The price of cheap labour
Digital global markets connect supply and demand in a historically unique way. At the same time, the distribution of customers and employees across nations and continents dramatically changed. The age of digital services is characterised by an increasing distance between the location of utilisation on the one hand and the location of the performance of the required service on the other. The Fair Work Foundation seeks to bridge this disconnect and to strengthen workers bargaining powers by leveraging customers’ attention on the working conditions of the digital services.
If genies existed, they might just be out of work right now. Today at the snap of a finger, or rather a click of a mouse, you can ask for any tasks to be performed, thanks to the gig economy and platform work. Both phenomena are closely intertwined and continue to be at the center of the new work debate. With platforms being the brokers of jobs, algorithmic headhunters are matching the demand and supply. This happens often in the form of gig jobs, the little sister of freelancing, where people are hired to perform a single, specific task, from driving to designing wedding invitations. The World Bank estimates that globally less than 0.5 percent of the active labor force (3.5 billion) are currently finding work in the gig economy over platforms, apps and websites, with less than 0.3 percent in developing countries. Still, the underlying trends, most importantly global outsourcing, as well as freelancing, are here to stay and promise a continuing increase of platform workers.
Platform Economy’s End Game
However, genies aren’t real, and working through a platform can be far from a dream come true. Local disconnection of employee, employer and consumer, as well as individual separation of workers weakens employees’ bargaining power, especially in comparison to increasingly powerful employers. Thus, platform workers are in danger of becoming marginalised. Especially when taking into account, that historic patterns of labour division continue to apply to the structures of new economy, with workers in the global south and former colonised countries being structurally disempowerment. Lacking the ability to unite, these workers have little ability to negotiate wages or working conditions with their employers who are often on the other side of the world. Resulting in jobs characterised by long and irregular hours, low income, and high stress. “The end game is suppressing workers pay and terms and conditions, driving them down as far as possible”, says Jamie Woodcock from the Fair Work Foundation, a team of researchers at the Oxford Internet Institute that conducts research on best and worst practices of the platform economy and applies their findings to improve working conditions.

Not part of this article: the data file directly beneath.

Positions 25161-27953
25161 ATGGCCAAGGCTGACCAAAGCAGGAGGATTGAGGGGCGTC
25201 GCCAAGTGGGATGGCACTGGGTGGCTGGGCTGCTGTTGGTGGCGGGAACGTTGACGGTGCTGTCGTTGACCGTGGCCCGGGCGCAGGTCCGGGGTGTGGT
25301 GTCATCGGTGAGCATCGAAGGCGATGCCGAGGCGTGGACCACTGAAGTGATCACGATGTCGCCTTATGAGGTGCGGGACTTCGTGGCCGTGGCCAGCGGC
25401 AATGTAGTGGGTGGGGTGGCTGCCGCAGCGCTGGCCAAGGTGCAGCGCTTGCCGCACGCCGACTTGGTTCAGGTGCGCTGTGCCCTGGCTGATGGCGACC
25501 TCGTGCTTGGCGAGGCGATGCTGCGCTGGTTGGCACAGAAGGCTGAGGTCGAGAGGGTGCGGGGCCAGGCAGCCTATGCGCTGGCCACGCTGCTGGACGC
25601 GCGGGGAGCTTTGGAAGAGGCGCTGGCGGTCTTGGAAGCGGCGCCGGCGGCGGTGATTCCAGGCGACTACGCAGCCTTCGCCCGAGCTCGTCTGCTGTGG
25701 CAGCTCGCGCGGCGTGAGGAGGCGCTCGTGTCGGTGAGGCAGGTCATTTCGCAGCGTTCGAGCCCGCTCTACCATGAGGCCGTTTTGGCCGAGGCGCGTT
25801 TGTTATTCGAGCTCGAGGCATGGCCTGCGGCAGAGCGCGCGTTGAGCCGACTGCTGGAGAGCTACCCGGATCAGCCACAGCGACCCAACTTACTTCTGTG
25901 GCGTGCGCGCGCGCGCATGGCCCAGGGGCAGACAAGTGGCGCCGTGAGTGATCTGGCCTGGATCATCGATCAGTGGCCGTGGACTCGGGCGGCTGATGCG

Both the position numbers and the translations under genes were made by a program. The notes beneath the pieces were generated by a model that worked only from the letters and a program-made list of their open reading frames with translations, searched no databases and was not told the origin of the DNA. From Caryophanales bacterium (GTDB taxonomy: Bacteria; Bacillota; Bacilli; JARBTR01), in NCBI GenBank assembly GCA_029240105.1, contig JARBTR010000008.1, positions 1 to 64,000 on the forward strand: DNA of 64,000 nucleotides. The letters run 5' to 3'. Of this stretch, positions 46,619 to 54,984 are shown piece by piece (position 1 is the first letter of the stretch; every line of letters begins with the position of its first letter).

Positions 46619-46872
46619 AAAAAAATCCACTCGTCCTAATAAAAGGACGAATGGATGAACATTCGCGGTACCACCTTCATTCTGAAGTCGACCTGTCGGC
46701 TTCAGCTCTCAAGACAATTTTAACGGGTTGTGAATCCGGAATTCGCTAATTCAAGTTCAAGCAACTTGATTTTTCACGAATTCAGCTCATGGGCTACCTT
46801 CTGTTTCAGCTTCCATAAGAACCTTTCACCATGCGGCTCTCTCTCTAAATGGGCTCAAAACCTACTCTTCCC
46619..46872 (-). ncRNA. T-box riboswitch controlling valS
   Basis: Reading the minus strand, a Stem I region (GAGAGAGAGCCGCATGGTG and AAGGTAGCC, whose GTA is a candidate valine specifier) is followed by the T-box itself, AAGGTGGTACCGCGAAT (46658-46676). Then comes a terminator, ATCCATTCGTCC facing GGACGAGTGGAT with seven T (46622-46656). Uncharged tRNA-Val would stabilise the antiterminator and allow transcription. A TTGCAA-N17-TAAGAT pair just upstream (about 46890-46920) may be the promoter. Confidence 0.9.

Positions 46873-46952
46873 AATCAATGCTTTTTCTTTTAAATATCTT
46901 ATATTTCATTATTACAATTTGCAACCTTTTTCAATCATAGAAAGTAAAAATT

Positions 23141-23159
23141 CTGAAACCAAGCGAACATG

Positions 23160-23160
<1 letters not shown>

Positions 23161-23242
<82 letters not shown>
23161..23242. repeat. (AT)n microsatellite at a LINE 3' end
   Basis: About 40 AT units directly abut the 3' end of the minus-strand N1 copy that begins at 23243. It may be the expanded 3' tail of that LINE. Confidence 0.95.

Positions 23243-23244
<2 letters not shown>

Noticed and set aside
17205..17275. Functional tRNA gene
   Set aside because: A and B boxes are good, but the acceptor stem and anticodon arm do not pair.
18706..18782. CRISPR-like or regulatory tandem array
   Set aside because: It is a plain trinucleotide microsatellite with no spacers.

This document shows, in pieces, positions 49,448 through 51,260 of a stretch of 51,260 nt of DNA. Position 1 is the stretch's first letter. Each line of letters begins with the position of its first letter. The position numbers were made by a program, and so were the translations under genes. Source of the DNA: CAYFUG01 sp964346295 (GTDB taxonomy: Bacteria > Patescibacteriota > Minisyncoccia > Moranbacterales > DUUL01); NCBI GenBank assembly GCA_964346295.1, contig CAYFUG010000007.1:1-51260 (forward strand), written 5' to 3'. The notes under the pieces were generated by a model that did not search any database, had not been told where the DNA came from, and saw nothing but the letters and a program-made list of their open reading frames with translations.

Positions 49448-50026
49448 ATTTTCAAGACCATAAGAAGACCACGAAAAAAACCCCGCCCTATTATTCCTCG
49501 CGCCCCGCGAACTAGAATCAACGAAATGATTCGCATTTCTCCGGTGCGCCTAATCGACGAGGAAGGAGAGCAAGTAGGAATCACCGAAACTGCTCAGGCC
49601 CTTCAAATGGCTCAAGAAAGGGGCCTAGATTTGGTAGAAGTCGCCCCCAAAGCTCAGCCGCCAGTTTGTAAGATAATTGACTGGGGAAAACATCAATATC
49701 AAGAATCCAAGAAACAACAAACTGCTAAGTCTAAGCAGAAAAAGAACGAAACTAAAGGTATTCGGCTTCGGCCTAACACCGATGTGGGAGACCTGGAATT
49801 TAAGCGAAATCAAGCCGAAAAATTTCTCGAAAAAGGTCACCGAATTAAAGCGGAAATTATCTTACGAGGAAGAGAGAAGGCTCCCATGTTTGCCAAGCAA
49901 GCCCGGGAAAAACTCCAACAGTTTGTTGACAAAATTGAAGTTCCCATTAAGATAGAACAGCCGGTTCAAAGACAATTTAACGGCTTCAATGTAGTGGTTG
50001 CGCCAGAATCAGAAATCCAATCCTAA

Putting Workers at the Center of the Debate
Woodcock claims that due to to governments taking too long to react to the current trends, and intense lobbying by platform operators, the workers interests have gotten out of focus. The Fair Work Foundation therefore seeks to intervene in regulatory debates, “For example, we need to prevent regulation like the banning of Uber in London which would have led to 40,000 drivers losing their jobs. (…) to ensure that workers voices are centre to any change.” Woodcock explains, ”Workers always use the tools available to them in their resistance and organising”, thus rather than opposing platforms overall, the goal of the foundation is to increase the bargaining power of workers and customers, by making working conditions more transparent, in order to fight for fairer working conditions on those platforms. Hence, in analogy to the Fair Trade Mark, the Fair Work Foundation assesses the fairness of work a company offers and presents the information to customers and workers.
“At present, we are scoring platforms for “fair work”, which will be used for an annual ranking process. So rather than certificates at this point, it will show relatively how platforms perform compared to others. The difficulty in “certifying” platforms is that the work processes tend to change regularly, meaning the annual ranking is a more up to date way to see the performance of platforms. This will judge how a platform operates overall.”
However, assessing those complex and often intransparent global networks of actors is a challenging task, as Woodcock admits, “One of the big issues at present is that platforms tend to directly employ very few people. However, in these cases it is about understanding how their core activities are organised. For example, with Uber we are trying to judge whether Uber is a fair platform for drivers. There is the issue of how software developers are treated too – Uber has had a history of scandals relating to sexual harassment, for example. This is why the ranking works best at this stage. In future iterations, more detailed case studies are needed to explore all the work along the supply chain.” Turns out, it may not need a genie to change platform working conditions for the better.
This post represents the view of the author and does not necessarily represent the view of the institute itself. For more information about the topics of these articles and associated research projects, please contact firstname.lastname@example.org.
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